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+37 votes

Consider the following statements about the context free grammar

$$G = \left \{ S \rightarrow SS, S \rightarrow ab, S \rightarrow ba, S \rightarrow \epsilon \right \} $$

  1. $G$ is ambiguous
  2. $G$ produces all strings with equal number of $a$’s and $b$’s
  3. $G$ can be accepted by a deterministic PDA.

Which combination below expresses all the true statements about $G$?

  1. I only
  2. I and III only
  3. II and III only
  4. I, II and III
in Compiler Design by Active (3.3k points)
edited by | 7.3k views
option D correct
yes. You can have a DPDA which puts a A when it reads a 'a' and deletes it when the next 'b' is read. similarly, it can put a 'b" on the stack when a b is read and delete it when the next 'a' is read. In the language generated ab occur together as well as ba. (ii) G is ambiguous. ababab can be generated in 2 ways. You do not talk about a grammar being inherently ambiguous, only a language as inherently ambiguous. Inherently ambiguous CFL can be accepted by NPDA but not DPDA

Prof. Kamala Krithivasan.
can we say that all DCFL are unambiguous and NDCFL are inherently ambiguous?

@codingo1234 You can't say

All DCFL's are unambiguous

because "Ambiguity" is a property of a grammar, not a language.

What you can say though, is

All DCFG's are unambiguous

because DCFG $\rightarrow \exists $ a DPDA $\rightarrow \exists $ an LR(1) grammar and LR(k) grammars are necessarily unambiguous.

But here's the catch: "Inherent Ambiguity", as opposed to plain "Ambiguity", is a property of a language, not a grammar. From Sipser:

As for the question

Are all NDCFL's inherently ambiguous?

The answer is NO. A NDCFL may or may not be inherently ambiguous. That's because a language being NDCF does not mean that it can be generated only by ambiguous grammars. For Example, the language $\{ ww^R \vert w \in (a+b)^*  \} $ is non-deterministic (no deterministic PDA exists that can accept it), but it can be generated by the unambiguous grammar $S \rightarrow aSa \vert bSb \vert \epsilon $


@ thanks that cleared many things


This is the original question and nowhere $3^{rd}$ production seems to be $\epsilon$. It seems to be a terminal of length 1. Then how grammar can be ambiguous

^ is meant to represent lambda, which is another way of writing the null string.

2 Answers

+82 votes
Best answer
  1. True. $G$ is ambiguous. E.g. the string $ab$ has multiple derivation trees like $S \rightarrow SS \rightarrow abS \rightarrow ab$, and $S \rightarrow ab$.
  2. False. $G$ does not produce all strings with equal no. of $a$`s and $b$`s. ($aabb$ cannot be generated).
  3. True. The given grammar $G$ generates the language $(ab+ba)^*$, which is Regular and therefore also DCFL. So, a D-PDA can be designed for $G$.

Hence, the answer is option B.

by Boss (31k points)
edited by
@Arjun sir,
I request you to please this question which i asked today at stackexchange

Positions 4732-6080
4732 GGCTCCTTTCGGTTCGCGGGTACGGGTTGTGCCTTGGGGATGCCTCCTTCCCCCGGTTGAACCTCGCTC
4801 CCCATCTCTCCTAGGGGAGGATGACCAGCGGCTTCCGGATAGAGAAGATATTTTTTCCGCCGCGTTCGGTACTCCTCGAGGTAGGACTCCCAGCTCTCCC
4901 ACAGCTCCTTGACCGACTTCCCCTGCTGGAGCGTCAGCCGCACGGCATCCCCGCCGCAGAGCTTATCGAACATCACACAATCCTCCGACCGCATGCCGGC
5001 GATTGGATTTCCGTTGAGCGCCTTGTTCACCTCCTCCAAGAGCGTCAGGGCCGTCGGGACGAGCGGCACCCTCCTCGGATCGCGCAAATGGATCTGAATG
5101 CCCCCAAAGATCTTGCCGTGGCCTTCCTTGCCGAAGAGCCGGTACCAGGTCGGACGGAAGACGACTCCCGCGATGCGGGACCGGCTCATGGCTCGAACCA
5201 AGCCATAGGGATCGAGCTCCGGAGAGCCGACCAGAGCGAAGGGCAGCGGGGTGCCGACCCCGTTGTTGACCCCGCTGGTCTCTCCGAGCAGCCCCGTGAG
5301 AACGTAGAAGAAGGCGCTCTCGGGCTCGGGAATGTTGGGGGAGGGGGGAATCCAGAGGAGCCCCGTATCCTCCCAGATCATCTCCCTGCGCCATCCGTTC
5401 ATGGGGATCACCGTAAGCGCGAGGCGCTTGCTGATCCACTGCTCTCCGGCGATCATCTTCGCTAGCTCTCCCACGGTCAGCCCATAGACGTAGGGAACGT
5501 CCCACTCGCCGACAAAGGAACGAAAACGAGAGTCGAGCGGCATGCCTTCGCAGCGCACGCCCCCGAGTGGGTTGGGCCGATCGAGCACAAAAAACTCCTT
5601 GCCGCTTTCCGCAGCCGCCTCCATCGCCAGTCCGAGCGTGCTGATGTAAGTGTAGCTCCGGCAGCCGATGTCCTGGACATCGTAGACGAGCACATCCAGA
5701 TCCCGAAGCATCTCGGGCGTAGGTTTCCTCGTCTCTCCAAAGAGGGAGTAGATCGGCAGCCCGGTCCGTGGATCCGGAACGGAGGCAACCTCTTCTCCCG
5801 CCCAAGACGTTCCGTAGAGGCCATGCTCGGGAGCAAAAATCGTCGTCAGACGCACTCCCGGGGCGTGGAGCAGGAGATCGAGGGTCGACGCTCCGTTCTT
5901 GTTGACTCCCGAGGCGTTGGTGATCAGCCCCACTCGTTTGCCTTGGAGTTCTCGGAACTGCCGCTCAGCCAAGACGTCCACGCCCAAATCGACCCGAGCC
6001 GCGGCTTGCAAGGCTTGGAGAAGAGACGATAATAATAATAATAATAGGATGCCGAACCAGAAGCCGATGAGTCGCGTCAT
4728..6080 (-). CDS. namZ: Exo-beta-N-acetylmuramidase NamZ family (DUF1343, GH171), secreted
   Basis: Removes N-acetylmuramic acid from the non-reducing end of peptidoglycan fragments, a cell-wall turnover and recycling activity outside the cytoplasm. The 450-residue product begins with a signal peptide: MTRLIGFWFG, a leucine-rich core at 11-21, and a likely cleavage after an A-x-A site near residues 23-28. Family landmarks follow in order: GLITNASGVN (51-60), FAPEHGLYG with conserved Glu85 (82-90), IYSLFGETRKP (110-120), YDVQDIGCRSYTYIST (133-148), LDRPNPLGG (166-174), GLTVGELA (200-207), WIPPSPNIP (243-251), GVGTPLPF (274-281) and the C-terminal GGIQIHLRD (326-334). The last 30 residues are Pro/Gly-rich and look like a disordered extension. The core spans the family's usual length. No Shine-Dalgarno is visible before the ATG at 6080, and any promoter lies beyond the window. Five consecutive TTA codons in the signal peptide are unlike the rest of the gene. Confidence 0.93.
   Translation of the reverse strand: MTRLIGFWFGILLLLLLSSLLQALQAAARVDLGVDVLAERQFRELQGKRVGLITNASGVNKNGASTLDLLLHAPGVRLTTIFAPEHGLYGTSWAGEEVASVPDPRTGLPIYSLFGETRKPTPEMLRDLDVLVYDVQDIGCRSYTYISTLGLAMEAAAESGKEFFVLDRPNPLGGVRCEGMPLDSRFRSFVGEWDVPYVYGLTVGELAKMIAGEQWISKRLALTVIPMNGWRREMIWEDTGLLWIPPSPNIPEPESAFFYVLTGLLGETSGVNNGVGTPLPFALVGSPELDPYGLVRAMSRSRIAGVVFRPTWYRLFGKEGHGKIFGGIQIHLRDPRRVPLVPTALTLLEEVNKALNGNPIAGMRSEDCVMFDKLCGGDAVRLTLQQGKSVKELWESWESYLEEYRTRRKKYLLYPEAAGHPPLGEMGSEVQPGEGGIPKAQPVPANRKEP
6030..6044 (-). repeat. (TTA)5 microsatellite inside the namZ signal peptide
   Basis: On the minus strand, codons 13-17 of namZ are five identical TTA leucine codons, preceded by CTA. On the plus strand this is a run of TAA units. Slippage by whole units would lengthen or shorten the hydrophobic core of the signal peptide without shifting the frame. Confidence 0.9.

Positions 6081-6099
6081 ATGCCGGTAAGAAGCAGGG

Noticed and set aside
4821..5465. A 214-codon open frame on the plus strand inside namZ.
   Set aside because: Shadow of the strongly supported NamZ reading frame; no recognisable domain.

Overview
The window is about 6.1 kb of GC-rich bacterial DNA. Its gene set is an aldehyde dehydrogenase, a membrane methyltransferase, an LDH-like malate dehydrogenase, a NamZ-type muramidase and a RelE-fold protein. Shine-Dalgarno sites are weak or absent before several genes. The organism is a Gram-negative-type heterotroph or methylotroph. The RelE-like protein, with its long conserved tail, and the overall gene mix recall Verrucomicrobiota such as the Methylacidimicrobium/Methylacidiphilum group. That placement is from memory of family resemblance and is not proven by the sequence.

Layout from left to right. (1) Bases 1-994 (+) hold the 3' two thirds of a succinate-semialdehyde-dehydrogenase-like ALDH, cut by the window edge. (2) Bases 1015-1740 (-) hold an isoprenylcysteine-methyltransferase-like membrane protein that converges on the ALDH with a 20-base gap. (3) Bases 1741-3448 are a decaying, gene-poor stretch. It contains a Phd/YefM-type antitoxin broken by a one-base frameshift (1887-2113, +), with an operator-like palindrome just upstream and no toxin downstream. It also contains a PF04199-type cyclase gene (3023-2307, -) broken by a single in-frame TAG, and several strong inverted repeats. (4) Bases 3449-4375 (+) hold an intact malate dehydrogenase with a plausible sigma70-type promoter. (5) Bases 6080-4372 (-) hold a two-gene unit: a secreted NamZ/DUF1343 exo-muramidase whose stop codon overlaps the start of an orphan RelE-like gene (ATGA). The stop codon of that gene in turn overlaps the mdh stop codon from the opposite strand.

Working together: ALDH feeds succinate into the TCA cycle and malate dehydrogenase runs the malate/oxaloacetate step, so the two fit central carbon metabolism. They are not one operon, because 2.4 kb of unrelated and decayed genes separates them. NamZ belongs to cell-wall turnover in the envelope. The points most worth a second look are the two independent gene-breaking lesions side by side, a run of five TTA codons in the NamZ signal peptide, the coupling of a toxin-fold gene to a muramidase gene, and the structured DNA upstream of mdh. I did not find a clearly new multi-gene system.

This is about LR and DCFl.
Please see this.
Thnks in advance :)
I think B is also true

it says equal no. of a's and b's and it generates equal no. of a's and b's


correct me if I am wrong
@ARSHAD no it will not produce all strings having equal no of a's and b's such as aabb.
According to regular expression DPDA is right. But DPDA is not allowed for ambiguity it's NPDA which handle such issues  while here its working fine. How can it happened ? I am confused regarding this issue.

Arjun Sir, Sorry but I still  have a doubt:

I understand that an unambiguous grammar can either generate a DCFL or a NDCFL.

But, you also wrote the following:

A grammer can be 

  • ambiguous -- yes, and the language can be finite, regular, deterministic context-free or non-deterministic context-free

I am not able to understand the above line. How can an ambiguous grammar be finite, regular, deterministic context-free.

Also, could you please tell what is an ambiguous language? I understand what an ambiguous grammar can be. (The grammar which can one more than parse tree), but I do not know what is an ambiguous language.


And also, for the above question, is there an unambiguous grammar available cause it is a regular language?


Thank you




Can someone please give example for Ambigous grammar generating NCFL..

@surbhijain93 @jatin khachane 1 It is simple.

$S \rightarrow A\; | \; a\; | \;\epsilon$

$A\rightarrow \; a$

It is ambiguous grammar because for string 'a' , There are 2 possible parse trees :- $S\rightarrow A\rightarrow a$ and  $S\rightarrow a$ and language is finite. So it is regular, DCFL and  NDCFL. After simplification we can write its equivalent unambiguous grammar but originally it is ambiguous. Word 'ambiguous' is associated with grammar and 'inherently-ambiguous' is associated with languages for which no unambiguous grammar is possible.

The equivalent unambiguous grammar for the given question can be :-

$S\rightarrow A\; | B \;  | \; \epsilon$

$A\rightarrow abA\; | \; abB\;|\; ab$

$B\rightarrow baB\; | \; baA\;|\; ba$



We can say DCFL is NOT inherently ambiguous as there always exits LR(1) grammar for every DCFL which is unambigous..

But this may not be true for may not have atleast one unambigous G for it hence it may /may not be inherently ambigous language

am I right ?

Can you please given one grammar which is ambigous and generating NCFL..(not relevant to ques)


@jatin , yes. right. I have already given one example. You can check Praveen sir's answer for option (C) where language is inherently ambiguous NCFL  here and  here.

–3 votes
answer - D
by Loyal (8.7k points)
The question said that using grammar G's production and then generating string contain equal number of a's and b's not over tha alphabet {a,b}

So in this sense it may be true all three options....

please correct me if I am wrong.....

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